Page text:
Fig. 11
figure 11

Comparison of the average PSNR of the decoded sequences (4 sources, 75 % probability of the receiver displaying the central view). Packet loss rates are 10 % (top) and 30 % (bottom). The capacity of the channels is expressed as a ratio of the rate of the stream. For each sequence, the PSNR is computed as the average over the views weighted by the preference probabilities as shown in the panel

Table 11 PSNR gain of the proposed technique with respect to the references, averaged over the channel capacity. M=4, P c =50 %
Table 12 PSNR gain of the proposed technique with respect to the references, averaged over the channel capacity. M=4, P c =75 %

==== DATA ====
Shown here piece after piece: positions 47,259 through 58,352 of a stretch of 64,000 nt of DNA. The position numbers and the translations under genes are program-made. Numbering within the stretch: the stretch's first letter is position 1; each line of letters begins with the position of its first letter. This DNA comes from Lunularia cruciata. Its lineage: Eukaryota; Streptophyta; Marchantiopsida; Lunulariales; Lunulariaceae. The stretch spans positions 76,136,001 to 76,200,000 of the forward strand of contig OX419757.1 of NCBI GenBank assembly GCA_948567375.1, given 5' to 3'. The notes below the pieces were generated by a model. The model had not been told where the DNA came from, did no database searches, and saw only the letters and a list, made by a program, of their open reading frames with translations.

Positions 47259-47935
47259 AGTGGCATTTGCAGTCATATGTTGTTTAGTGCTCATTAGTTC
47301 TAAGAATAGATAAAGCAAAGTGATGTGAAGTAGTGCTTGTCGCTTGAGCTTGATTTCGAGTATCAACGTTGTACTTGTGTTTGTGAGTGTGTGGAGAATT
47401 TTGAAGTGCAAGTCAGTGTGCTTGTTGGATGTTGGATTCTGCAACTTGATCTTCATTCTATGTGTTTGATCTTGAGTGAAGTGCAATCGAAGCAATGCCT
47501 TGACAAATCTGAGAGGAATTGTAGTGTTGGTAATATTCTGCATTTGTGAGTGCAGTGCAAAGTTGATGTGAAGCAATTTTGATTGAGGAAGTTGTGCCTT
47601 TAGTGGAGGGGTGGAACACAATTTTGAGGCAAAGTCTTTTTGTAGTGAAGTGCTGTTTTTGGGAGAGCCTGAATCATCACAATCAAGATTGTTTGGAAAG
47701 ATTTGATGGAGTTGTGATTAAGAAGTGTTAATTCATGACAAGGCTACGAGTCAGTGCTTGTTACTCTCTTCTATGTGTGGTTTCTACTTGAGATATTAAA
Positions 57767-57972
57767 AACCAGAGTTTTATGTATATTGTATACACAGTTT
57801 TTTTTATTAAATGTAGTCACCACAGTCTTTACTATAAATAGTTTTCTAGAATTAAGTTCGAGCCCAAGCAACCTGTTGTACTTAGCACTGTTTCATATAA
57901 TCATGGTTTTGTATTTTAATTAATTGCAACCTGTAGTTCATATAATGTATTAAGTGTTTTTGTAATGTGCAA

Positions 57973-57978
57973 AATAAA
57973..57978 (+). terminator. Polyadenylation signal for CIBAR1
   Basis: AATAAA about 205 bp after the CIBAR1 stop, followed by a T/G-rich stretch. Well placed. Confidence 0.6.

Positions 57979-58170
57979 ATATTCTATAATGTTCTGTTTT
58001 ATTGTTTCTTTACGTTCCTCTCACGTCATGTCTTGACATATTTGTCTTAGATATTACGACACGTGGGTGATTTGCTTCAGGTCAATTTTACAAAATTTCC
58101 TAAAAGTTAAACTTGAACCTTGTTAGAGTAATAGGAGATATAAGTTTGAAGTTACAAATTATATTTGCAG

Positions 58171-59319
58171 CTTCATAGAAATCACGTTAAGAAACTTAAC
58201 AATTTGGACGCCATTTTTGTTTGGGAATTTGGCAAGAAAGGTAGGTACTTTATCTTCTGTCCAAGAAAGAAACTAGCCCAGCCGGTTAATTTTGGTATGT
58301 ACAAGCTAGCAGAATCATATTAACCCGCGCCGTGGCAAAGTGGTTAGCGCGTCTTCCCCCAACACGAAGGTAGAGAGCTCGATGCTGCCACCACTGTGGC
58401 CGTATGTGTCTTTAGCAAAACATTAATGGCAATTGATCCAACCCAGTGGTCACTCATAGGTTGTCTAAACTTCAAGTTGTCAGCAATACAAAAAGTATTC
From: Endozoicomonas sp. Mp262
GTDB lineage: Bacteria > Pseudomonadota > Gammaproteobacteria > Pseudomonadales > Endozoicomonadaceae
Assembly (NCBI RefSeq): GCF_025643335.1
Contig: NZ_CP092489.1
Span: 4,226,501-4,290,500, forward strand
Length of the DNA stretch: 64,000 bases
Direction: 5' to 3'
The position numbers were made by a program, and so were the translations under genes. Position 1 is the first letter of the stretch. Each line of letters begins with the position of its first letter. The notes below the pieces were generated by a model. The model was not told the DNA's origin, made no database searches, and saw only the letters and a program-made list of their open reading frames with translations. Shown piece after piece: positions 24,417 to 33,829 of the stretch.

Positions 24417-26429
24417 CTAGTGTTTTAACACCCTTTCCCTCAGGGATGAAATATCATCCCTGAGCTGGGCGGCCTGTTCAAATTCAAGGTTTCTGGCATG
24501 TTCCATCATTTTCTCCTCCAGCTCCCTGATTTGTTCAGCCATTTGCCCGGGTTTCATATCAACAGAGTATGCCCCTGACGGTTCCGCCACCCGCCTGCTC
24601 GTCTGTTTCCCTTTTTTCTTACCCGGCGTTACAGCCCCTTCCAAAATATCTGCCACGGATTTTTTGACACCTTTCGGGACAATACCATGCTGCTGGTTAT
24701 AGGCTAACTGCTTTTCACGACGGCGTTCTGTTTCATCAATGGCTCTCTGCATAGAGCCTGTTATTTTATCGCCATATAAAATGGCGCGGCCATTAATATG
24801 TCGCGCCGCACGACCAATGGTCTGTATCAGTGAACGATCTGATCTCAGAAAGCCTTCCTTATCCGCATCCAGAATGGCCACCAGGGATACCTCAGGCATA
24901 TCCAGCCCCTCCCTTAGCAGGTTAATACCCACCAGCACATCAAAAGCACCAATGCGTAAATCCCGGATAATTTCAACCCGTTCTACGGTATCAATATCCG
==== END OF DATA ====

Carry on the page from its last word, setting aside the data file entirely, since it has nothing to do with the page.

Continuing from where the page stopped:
We observe that increasing the number of sources improves the performance of all techniques. However, the greatest effect is visible in the PNC technique as, having the largest coding window for any value of capacity, it is the one that benefits most from the diversity of the received packets. This translates in a reduction of the minimum capacity needed to achieve an acceptable quality and the minimum capacity needed to achieve the same quality as the proposed technique (and eventually surpass it). These minimum capacities of course are affected negatively by the packet loss rates, and the range of capacities in which PNC can outperform the proposed technique narrows further when the distribution of the receiver’s preferences is less uniform (Fig. 11). Similar results are obtained for the other distribution, as shown in Fig. 12. Moreover, the proposed technique still provides globally better performance than the reference ones, as shown in Tables 11 and 12. As expected, the gains are larger for less uniform preference distributions and the gain with respect to PNC increases with the packet loss ratio ε.